coordinates of the church Satint-Sulpice are:
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2011, June 15:
transit: 13:51 CEST, altitude 64.46°
photo: 13:35 CEST, altitude 64.26°, azimuth 171.5°
1743, June 15:
transit: 13:50:26 CEST, altitude 64.49°
1743, June 22:
transit: 13:51:56 CEST, altitude 64.63°
x=11.144 m (H=23.5 m)
1743, Dec 22:
transit: 13:49:41 CEST, altitude 17.72°
x=73.547 m (H=23.5 m)
h = 5.08
2011, June 21:
transit: 13:52:22 CEST, altitude 64.59°
x=11.164 m (h=23.5 m)
The present church Saint-Sulpice, erected over a church of the 13th century, was founded in 1646 and mostly completed in 1732. It is second largest church in Paris after Notre-Dame de Paris.
The French astronomer Pierre Charles Claude Le Monnier (1715 – 1799), member of the Academy of Sciences, constructed the meridian Saint-Sulpice in 1743 "Ad Certam Paschalis Aequinoctii Explorationem", to explore the date of spring equinox on which depends the Easter date, and to determine the nutation and the obliquity of the Earth's axis.
The sun shines through a small hole in the southern wall to cast its light on the meridian line each day (aperture gnomon).
The aperture gnomon.
The mean transit time (solar noon) is 11:51 UT, which varies according to the equation of time from around 11:34 UT to 12:05 UT.
The distance d of the disk of light along the meridian line and the size (horizontal and vertical) are increasing from summer solstice to winter solstice, whereas the time t to cross the meridian line remains nearly constant.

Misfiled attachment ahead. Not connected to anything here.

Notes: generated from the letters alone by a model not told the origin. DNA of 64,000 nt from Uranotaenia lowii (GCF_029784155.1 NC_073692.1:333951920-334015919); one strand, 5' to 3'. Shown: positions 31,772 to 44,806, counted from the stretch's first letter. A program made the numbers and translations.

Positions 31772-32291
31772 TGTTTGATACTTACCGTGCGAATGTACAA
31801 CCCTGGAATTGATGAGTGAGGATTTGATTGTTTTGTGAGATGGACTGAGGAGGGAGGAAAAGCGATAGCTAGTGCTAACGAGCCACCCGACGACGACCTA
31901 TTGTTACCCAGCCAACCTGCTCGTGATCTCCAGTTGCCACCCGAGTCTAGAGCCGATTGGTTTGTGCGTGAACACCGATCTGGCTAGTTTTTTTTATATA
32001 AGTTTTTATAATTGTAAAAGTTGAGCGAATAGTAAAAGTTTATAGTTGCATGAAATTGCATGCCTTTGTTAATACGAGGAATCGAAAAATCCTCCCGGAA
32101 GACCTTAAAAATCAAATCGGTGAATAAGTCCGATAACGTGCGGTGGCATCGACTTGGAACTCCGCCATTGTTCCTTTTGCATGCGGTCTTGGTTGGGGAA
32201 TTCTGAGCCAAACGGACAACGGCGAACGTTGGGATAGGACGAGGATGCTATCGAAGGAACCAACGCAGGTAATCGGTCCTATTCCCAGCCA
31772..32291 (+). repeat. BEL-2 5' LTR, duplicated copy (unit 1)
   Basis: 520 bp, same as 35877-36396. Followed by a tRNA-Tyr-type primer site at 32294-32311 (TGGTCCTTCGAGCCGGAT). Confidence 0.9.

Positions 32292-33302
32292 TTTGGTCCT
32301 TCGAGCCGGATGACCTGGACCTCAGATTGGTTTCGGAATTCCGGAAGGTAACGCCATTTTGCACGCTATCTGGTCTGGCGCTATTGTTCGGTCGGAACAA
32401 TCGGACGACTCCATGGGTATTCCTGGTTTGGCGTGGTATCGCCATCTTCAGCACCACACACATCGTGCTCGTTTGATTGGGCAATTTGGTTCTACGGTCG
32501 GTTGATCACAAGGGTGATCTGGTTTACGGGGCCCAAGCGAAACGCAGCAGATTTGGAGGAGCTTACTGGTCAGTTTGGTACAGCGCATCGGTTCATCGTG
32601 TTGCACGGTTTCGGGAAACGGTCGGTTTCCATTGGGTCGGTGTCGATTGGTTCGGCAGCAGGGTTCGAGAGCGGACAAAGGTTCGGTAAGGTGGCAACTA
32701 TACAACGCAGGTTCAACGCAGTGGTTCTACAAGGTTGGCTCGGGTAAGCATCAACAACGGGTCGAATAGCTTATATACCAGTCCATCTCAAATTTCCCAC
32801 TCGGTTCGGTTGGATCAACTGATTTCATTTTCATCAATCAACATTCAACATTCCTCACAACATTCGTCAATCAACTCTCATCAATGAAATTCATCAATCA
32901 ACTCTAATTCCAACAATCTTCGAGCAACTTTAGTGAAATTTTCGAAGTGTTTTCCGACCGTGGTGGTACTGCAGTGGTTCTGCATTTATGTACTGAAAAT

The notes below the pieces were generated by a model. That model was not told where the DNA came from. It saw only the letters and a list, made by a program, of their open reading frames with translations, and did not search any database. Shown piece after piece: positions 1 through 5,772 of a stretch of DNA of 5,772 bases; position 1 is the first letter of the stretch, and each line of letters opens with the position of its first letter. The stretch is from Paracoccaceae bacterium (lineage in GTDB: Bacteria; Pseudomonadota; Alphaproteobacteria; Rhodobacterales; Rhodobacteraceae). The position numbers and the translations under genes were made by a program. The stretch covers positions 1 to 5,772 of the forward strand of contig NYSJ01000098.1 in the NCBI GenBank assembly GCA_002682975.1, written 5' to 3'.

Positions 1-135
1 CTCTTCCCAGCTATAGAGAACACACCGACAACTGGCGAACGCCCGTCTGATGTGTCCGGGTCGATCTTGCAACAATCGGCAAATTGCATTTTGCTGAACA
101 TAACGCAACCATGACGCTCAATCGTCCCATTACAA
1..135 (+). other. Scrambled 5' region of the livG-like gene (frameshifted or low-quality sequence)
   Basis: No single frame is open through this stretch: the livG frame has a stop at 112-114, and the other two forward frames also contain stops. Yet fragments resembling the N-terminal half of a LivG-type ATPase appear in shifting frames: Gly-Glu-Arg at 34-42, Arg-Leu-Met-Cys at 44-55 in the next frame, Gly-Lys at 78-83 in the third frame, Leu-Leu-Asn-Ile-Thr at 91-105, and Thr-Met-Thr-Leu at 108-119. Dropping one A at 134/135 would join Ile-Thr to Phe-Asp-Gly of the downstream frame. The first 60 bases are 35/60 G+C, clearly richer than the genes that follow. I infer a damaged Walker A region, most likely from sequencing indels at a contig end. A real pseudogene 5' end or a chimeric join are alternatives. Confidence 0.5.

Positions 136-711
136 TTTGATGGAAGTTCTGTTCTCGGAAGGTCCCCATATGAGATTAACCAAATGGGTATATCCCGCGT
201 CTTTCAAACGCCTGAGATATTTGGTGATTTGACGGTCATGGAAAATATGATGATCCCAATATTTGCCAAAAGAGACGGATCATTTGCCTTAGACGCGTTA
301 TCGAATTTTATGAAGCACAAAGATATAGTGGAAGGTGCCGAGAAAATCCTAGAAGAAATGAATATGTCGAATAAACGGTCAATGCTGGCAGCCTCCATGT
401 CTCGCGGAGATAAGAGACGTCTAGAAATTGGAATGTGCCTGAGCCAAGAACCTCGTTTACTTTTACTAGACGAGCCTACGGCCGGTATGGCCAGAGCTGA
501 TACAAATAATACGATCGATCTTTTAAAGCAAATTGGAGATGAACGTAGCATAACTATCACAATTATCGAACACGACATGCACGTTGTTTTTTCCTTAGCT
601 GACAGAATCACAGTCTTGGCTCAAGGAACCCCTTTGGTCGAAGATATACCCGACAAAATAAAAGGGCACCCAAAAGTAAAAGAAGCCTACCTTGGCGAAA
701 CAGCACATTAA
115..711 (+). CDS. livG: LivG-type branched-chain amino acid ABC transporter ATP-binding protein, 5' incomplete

The diameter S of the disk of light is mainly determined by the apparent diameter α of the Sun:
S = D·tan α
The duration t (in seconds) of the meridian transit depends on the Sun's diameter α (arc seconds) and the declination δ:
The diameter a of the aperture and an amount due to diffraction (2·D·1.22·λ/a ≈4 mm) has to be added to S.
The diameter of the aperture is supposed to be 6.6 mm
The image is of greatest sharpness if the distance D from the aperture (diameter a) to the surface is given) by (wavelength λ):
D = 19.8 m (for a=6.6 mm, λ=550 nm)
In the past centuries the obliquity of the ecliptic decreased by 0.013° = 46.8'' per century. The result is a shift of the sun spot on the meridian line:
Rougé: Le gnomon de l'église
Saint-Sulpice, Paroisse Saint-Sulpice, Paris 2006.
Saint-Sulpice, Paroisse Saint-Sulpice, Paris 2003.
J. L. Heilbron: The Sun in the Cathedral, Cathedrals as Solar Observatories,
Harvard University Press, 1999.